Love ’em or hate ’em, student evaluations of teaching (SETs) are here to stay. Parts <a href="https://www.teachingprofessor.com/free-article/its-time-to-discuss-student-evaluations-bias-with-our-students-seriously/" target="_blank"...
Summer is a great time for reflection. Most faculty are on nine-month contracts, which somewhat reduces what they have to do (though not what they want or need to do). Often, and especially if you are someone with a heavy teaching load during the academic year, you take some time off from thinking about teaching. But breaks may be one of the best times to think about teaching. The reduction in emails to deal with and memories of semesters concluded and evaluations read provide an ideal time to cogitate on times ahead. What is good fodder for reflection? One good candidate is what you want to accomplish as a teacher.
Most readers will want to be effective teachers. I addressed ways to evaluate teaching in a previous piece and will provide more in later ones, but this summer I urge us to go even further. When I think about what kind of teacher I want to be, I am reminded of a student comment I received. The student did not earn a high grade, had difficulty submitting assignments on time, and tended to sit in class (when they could attend) with a frown on their face. At the end of the term, this same student, whom I feared I had not managed to reach, said something that gave me a new goal as a teacher. They told me that even though they struggled and had a lot going on in life, I had motivated them to work hard at the material even when they thought they could not. I realized that this is an important attribute and a superordinate goal that may make all the difference. Let’s aim to inspire.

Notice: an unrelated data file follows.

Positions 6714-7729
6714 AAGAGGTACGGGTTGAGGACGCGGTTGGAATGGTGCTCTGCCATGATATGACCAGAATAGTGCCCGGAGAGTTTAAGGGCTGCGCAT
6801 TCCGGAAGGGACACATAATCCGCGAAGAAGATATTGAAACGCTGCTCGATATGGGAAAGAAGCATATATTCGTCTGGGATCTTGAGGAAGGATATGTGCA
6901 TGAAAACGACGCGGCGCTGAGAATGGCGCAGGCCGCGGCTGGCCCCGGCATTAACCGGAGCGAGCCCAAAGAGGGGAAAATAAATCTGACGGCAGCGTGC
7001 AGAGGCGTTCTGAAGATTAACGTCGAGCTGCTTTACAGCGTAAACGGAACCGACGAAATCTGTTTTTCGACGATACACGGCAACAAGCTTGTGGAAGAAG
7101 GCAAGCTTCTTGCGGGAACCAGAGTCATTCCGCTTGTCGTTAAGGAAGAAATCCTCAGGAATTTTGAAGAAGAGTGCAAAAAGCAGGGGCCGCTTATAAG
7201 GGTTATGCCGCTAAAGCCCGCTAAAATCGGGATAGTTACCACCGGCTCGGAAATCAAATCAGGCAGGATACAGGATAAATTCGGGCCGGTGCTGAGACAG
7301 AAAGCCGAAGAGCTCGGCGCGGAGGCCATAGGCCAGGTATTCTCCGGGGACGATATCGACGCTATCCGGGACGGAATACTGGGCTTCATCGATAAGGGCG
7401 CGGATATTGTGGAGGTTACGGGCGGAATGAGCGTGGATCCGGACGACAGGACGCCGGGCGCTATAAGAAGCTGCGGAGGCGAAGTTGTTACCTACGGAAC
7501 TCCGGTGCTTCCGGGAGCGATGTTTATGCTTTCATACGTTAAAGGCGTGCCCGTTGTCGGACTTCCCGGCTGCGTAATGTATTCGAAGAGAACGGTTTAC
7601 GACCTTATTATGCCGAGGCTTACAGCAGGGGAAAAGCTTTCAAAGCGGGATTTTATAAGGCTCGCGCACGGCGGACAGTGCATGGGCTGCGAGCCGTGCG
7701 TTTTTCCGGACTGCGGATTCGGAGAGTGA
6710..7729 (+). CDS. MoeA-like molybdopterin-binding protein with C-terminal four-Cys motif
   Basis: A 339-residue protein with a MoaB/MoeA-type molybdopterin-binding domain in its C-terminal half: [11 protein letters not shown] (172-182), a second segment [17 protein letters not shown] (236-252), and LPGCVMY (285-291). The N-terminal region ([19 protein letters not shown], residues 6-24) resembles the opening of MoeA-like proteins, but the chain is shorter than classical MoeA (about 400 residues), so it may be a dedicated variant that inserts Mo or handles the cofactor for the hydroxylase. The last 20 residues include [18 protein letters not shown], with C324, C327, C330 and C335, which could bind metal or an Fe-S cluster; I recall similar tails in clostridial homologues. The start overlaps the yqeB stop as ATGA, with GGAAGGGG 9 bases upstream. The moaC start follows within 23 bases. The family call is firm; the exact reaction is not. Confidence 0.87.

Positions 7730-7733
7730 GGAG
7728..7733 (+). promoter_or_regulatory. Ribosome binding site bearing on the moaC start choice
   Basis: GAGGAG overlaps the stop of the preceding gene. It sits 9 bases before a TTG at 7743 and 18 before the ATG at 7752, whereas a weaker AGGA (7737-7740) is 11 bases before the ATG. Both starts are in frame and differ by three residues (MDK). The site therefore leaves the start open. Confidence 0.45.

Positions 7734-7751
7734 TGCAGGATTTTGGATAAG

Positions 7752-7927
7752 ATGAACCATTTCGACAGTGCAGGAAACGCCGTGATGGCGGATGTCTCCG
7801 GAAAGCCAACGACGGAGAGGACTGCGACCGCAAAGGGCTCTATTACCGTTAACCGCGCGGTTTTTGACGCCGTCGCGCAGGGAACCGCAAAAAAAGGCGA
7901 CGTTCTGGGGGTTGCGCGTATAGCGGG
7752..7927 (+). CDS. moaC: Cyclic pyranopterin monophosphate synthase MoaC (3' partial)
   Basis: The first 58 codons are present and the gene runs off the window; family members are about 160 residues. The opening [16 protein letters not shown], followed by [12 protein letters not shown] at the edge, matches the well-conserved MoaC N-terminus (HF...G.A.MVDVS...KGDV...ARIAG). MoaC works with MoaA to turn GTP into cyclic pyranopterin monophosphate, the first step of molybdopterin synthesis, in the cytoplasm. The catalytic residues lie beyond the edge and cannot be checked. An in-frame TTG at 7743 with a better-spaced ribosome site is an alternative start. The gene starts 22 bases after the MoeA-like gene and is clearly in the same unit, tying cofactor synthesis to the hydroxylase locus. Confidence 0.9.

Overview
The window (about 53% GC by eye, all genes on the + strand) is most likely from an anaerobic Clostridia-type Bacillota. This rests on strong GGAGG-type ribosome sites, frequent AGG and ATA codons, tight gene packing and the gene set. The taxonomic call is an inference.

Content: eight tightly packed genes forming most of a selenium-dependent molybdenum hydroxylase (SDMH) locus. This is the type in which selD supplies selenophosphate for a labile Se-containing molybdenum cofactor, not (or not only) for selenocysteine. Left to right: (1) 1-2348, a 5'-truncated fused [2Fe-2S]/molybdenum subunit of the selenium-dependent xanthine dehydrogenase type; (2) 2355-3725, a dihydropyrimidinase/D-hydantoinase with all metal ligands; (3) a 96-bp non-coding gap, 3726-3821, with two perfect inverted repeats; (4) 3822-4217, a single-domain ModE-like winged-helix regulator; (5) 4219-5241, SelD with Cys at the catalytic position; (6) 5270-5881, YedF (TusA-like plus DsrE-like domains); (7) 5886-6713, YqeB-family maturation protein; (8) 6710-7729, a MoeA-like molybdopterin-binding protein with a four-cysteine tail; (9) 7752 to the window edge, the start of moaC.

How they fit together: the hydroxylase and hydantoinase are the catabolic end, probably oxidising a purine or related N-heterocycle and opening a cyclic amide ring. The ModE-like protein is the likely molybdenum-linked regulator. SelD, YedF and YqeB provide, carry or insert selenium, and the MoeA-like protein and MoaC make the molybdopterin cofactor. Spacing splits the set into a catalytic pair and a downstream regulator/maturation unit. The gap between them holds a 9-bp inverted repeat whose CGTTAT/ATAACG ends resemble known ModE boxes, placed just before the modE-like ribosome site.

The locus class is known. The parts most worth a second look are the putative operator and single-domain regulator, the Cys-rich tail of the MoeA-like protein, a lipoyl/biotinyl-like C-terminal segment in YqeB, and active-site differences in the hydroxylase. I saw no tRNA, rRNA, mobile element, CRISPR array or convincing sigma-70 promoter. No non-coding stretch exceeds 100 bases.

Being inspiring is difficult when you are battered by two-plus years of a pandemic. Being inspiring is tough when you have many classes to teach and students seem less prepared (perhaps the pandemic again here) than they were before. The data bears this out. A large survey of faculty from over 1,500 higher education institutions suggests that inspiring and motivating students was a significant challenge during the pandemic (Fox et al., 2020). A comparable survey of over 1,000 students shows that students had significant motivation problems during the same time (Means et al., 2020). As part of the higher education community, we may have overlooked a key affordance of educators.